The Sonics

8pm, Emo's Main

The Sonics

"We liked to get nasty," testifies Gerry Roslie, the wicked howling wolf and keyboardist behind the Sonics. "We were so forceful. Everyone in the band played each song like it was the last time they were going to play it – just killed it."

That sums up the Sonics brief but blistering tenure for Etiquette Records. From 1964 to '65, the Tacoma, Wash.-bred quintet was perhaps the definitive American garage rock group, channeling the fiery soul of Little Richard and Chess Records into a proto-punk buzz saw of teenage raunch and rebellion that ran counter to the budding flower power of the day.

The Sonics parted ways in 1967 and, aside from a one-off reunion in Seattle in 1972, never looked back. That is until Brooklyn's Cavestomp! festival persisted, giving the band nearly a year's notice to prepare for a reunion engagement. 2007, November, the band – including original guitarist Larry Parypa and saxophonist Rob Lind, with the newly acquired rhythm section of bassist Don Wilhelm and drummer Ricky Lynn Johnson – performed for the first time in nearly four decades.

"We had butterflies the size of buzzards," recalls Roslie. "Here we are, senior citizens, and you look out on all these young kids singing the words, and right off the bat they started a mosh pit. We were thinking: 'Oh my God. This is not quite like the old days.' It was great."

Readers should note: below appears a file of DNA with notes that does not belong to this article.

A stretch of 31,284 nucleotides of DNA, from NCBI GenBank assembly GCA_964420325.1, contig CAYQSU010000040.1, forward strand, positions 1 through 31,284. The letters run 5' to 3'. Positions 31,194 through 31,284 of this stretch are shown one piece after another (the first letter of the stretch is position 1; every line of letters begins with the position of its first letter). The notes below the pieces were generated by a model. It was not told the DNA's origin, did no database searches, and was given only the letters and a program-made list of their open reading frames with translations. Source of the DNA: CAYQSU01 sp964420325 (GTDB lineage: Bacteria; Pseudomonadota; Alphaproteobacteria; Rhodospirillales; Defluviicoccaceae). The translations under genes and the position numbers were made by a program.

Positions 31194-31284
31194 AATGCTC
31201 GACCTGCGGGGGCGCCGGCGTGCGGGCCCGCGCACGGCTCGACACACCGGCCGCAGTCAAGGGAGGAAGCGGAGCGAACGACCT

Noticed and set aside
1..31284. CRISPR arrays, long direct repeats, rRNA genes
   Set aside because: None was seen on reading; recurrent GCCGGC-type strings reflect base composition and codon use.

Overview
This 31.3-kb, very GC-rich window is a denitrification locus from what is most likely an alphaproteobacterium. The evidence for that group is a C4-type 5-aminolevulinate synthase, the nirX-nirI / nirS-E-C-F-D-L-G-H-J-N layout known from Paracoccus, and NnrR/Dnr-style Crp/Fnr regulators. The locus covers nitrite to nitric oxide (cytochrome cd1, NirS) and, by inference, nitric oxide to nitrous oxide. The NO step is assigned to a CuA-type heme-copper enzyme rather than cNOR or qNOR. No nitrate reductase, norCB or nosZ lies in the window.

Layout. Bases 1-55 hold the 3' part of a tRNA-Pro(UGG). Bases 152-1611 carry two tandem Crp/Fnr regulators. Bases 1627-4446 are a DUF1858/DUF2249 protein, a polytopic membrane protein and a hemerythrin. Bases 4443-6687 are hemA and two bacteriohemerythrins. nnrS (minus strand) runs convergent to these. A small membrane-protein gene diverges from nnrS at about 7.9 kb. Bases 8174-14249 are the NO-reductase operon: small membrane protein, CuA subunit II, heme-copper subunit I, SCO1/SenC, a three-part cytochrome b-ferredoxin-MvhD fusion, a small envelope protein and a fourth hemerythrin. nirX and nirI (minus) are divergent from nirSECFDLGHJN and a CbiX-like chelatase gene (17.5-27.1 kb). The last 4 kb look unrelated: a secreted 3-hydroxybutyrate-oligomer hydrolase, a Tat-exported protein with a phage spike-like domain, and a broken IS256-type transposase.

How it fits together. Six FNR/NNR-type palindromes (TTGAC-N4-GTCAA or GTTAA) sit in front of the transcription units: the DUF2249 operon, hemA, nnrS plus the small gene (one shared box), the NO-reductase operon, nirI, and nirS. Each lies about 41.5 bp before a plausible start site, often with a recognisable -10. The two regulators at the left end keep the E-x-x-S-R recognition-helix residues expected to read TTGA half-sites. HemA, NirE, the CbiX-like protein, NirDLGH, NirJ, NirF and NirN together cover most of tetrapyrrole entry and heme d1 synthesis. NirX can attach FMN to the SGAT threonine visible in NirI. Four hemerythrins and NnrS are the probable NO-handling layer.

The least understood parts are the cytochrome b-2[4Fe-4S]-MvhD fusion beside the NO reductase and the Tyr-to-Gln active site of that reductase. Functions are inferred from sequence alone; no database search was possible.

The legacy of the Sonics, captured by singles such as "The Witch," "Psycho," and "Strychnine," not to mention the group's essential second album, 1966's Boom, has reverberated through successive generations, as evidenced by modern revivalists on the order of Black Lips and Austin's the Strange Boys, but none more so than in the Pacific Northwest heyday of the early 1990s.

"I thought that was cool," Roslie says of the year punk broke. "It was a compliment, 'cause some of them said we were an influence, like that one fellow from Nevermind. What's his name again?"

A note to readers: Bold and uncensored, The Austin Chronicle has been Austin’s independent news source for over 40 years, expressing the community’s political and environmental concerns and supporting its active cultural scene. Now more than ever, we need your support to continue supplying Austin with independent, free press. If real news is important to you, please consider making a donation of $5, $10 or whatever you can afford, to help keep our journalism on stands.

Support the Chronicle  

More The Sonics
Phases & Stages
The Sonics
This Is the Sonics (Record Review)

Tim Stegall, May 1, 2015

More by Austin Powell
What We’re Listening to This Week
What We’re Listening to This Week
New, local platters from Brazos, Fuvk, Discreet, and Eric Hisaw Band

Dec. 30, 2022

Watch This: Balmorhea’s Gorgeous Concert Film, Free for Three Days Only
Watch This: Balmorhea’s Gorgeous Concert Film, Free for Three Days Only
Live in Marfa breathes new life into The Wind

Dec. 1, 2022


The Sonics

One click gets you all the newsletters listed below

Breaking news, arts coverage, and daily events

Can't keep up with happenings around town? We can help.

Austin's queerest news and events

Eric Goodman's Austin FC column, other soccer news

Behind the scenes at The Austin Chronicle

Information is power. Support the free press, so we can support Austin.   Support the Chronicle